A quick chronological look at South Sudan’s 2.5 years of independence, with a more detailed overview of the last two month’s events that pushed the country to the brink of a civil war
July 9, 2011: After decades of civil war with the North that left millions dead, South Sudan becomes a new country on the map, gaining independence from Sudan through a referendum. Juba is named the capital and Salva Kiir is the country’s first president. As much as 75% of the long-fought-over oil stays in the South, but the North maintains control over the infrastructure used for export.
August 18, 2011: Just a month after South Sudan proclaims independence, clashes between Murle and Lou Nuer groups in Jonglei state leave at least 600 dead and 985 wounded. The fighting involves cattle raids, with Murle stealing close to 40,000 cows as a revenge for Lou Nuer’s recent attack. According to State Governor Kuol Manyang, the inter-ethnic clashes in the area are the result of underdevelopment, competition over resources and general poverty.
September 2011: The cabinet votes to name Ramciel – 125 miles north of Juba – as the country’s future capital. The late SLPA leader John Garang allegedly wanted to place the capital in this location, considered the geographic center of South Sudan.
October 2011: Kiir makes his first official visit to Khartoum as head of state. The two countries are to set up a taskforce for resolving their ongoing disputes.
November 2011: South Sudan blames Sudan for the bombing of Yida refugee camp, holding around 20,000 people at the time and located just 12 km south of the border. Khartoum denies any involvement. Kiir says his country won’t retaliate for the attack.
December 2011 – January 2012: Lou Nuer attack the town of Pibor in retaliation for the August cattle raid. According to the UN estimates, more than 20,000 people are displaced as a result of fighting.
January 19, 2012: Sudan’s president Omar al-Bashir agrees to Kenya’s invitation to set up a meeting between Sudan and South Sudan to help resolve the number of issues, including the dispute over oil transit fees. Kiir turns down the invite. He reasons it with al-Bashir’s refusal to honor Kiir’s invitation to Juba after the president of South Sudan visited Khartoum in October.
January 20, 2012: As part of an ongoing dispute over transit fees, South Sudan halts its oil production in response to Khartoum blocking export from Port Sudan. As a consequence of export shut down, South Sudan is forced to cut all public spending in half, except for salaries.
March-April 2012: Clashes between Sudan and South Sudan take place in the oil-reach area around the town of Heglig on the border of two countries. The Southern town of Bentiu is bombed by Sudanese airplanes.
May 2012: The talks between the neighbors resume and Sudan pledges to pull its forces out of Abyei border area.
August 2012: Some 200,000 refugees escape the violence on the border, making their way south.
September 27, 2012: After several days of talks in Ethiopia, Kiir and al-Bashir sign a number of deals on trade and security, but no agreement on border issues is reached.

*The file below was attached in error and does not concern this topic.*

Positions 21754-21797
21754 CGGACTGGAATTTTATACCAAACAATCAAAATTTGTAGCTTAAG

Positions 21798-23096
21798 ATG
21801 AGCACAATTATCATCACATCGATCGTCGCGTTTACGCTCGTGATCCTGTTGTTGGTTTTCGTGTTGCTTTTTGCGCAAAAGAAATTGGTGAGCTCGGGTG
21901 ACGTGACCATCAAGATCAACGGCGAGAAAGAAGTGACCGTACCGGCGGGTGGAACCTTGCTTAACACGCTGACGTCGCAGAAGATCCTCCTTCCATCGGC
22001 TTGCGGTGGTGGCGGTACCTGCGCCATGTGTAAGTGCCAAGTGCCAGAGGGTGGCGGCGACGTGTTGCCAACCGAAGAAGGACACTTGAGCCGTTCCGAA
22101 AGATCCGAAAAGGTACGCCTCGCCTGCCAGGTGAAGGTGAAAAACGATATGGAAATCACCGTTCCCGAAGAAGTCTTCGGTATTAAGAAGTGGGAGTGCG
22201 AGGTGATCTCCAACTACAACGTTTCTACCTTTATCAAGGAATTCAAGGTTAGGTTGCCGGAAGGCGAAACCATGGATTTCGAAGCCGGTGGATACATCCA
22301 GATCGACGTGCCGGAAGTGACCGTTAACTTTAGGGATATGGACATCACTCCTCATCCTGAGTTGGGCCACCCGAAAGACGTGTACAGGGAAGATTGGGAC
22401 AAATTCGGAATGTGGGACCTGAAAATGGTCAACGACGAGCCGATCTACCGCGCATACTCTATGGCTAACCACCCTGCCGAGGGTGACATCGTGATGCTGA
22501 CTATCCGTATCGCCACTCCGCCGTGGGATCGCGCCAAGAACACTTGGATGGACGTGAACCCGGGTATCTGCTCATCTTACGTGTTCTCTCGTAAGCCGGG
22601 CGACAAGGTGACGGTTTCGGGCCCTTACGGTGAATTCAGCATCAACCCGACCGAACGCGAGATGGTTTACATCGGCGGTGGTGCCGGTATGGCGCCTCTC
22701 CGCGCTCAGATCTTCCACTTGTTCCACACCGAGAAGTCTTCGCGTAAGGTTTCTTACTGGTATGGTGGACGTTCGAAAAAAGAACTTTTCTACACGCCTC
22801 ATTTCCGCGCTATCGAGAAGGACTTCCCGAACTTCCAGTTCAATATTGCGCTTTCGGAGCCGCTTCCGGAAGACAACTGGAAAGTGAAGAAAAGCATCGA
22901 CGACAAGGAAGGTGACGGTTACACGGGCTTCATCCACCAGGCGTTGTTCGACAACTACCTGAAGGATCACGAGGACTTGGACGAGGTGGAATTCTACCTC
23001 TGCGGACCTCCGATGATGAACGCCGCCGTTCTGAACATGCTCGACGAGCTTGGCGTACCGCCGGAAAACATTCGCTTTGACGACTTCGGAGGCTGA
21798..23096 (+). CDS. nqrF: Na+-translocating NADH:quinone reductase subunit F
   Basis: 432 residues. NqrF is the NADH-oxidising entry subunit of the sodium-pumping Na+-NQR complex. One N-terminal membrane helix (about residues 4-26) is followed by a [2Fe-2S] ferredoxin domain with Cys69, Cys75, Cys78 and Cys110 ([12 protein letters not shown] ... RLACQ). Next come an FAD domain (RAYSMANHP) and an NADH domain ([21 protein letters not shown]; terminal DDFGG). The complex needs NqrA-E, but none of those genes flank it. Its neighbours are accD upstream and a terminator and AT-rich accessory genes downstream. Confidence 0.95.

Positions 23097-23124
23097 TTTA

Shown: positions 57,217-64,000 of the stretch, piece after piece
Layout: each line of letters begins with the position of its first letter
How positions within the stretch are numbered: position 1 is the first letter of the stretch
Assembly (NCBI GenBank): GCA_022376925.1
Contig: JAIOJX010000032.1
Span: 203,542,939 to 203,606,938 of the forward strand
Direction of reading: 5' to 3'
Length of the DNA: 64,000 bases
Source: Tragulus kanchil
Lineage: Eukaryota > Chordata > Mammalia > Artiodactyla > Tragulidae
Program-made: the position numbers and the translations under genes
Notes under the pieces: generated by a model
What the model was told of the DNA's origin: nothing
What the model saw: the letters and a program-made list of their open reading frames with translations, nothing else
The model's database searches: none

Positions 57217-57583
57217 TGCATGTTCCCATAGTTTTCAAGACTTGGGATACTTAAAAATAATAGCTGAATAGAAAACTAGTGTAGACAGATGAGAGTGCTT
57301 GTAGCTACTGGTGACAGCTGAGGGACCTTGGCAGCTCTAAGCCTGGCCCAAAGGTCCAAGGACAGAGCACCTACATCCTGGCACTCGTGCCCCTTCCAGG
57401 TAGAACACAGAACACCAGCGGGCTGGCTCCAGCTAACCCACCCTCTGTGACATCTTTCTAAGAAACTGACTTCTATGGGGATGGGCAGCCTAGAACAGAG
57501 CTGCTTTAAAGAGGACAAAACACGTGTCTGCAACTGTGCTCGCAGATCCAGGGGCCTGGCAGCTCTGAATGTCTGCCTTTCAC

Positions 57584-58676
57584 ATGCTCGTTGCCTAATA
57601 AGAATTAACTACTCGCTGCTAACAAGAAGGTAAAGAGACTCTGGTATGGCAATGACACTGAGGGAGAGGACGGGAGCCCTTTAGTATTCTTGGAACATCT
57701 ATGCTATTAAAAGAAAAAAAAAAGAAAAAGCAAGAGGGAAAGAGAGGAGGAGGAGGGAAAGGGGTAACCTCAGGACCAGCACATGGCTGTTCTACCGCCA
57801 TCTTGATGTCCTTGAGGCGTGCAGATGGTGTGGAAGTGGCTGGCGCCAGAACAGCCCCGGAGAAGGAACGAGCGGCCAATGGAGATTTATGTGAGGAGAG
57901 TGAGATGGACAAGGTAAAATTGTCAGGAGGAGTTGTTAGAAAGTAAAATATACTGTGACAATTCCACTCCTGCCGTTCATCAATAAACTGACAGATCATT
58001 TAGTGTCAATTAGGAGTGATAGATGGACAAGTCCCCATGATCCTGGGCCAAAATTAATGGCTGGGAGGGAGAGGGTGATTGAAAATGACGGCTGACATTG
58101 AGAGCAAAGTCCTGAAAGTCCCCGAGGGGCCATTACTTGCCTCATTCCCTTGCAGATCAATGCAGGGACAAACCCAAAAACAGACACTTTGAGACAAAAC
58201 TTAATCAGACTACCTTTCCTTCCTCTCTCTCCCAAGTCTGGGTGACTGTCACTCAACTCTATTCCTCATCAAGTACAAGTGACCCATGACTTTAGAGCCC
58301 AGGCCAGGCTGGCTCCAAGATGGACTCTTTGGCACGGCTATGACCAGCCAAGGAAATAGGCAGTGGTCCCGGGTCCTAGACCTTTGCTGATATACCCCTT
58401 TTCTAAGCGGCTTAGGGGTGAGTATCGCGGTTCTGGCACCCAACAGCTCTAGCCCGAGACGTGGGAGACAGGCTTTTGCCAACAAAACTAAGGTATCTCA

February 18, 2013: Kiir restructures SPLM, ordering more than 100 generals to retire.
March 2013: More than a year after the shutdown, South Sudan and Sudan agree to resume oil production and transit.
June 18, 2013: Kiir suspends Cabinet Affairs Minister Deng Alor Kuol and Finance and Economic Planning Minister Kosti Manibe Ngai over a multi-million dollar corruption scandal.
July 23, 2013: Kiir sacks his entire Cabinet, along with Vice President Riek Machar. All national ministers and deputy ministers are suspended, and the number of ministries is reduced from 29 to 18 in a major power reshuffle. A former rebel leader James Wani Igga takes Machar’s place a month later.
August 27, 1013: Interior Minister Aleu Ayeny Aleu reports that 11,000 fake names were discovered on the payroll of South Sudan’s police, with another 16,000 under investigation. The corruption scheme cost the government $9 million a month.
December 6: Machar speaks up against Kiir’s “dictatorial behavior,” indicating the growing division within the Sudan People’s Liberation Movement.
December 16: Kiir claims to have defeated a coup attempt allegedly staged the night before by his political rivals headed by Machar. Arrests are made, the international airport is shut down, and 6 p.m. to 6 a.m. curfew is imposed. The former vice president denies the coup claims and states that the fighting broke out when presidential guards from the ruling Dinka group attempted to disarm Nuer guards – the group Machar belongs to. The violence led to country-wide clashes among the two largest ethnic groups in South Sudan.
December 17: Two days of fighting between the Nuer and Dinka factions of Sudan People’s Liberation Army put the death toll into hundreds and leave large areas of Juba in ruins. The airport is reopened and U.S. state department orders all non-essential officials to leave the country.
December 18: Machar’s forces are reported to have captured Bor, a key town 130 miles north of Juba.
December 19: Foreigners are being evacuated from South Sudan as violence escalates and spreads beyond Juba, and the country is at risk of a civil war. Two peacekeepers and 11 civilians are killed as armed forces attack the UN compound in Akobo, Jonglei state. Britain sends a plane to 150 of its nationals.
December 20: More than 36,000 people from South Sudan are reported to have fled to Kenya since the conflict began. UN reports that one of its bases, hosting 14,000 civilians, is surrounded by 3,000 armed men.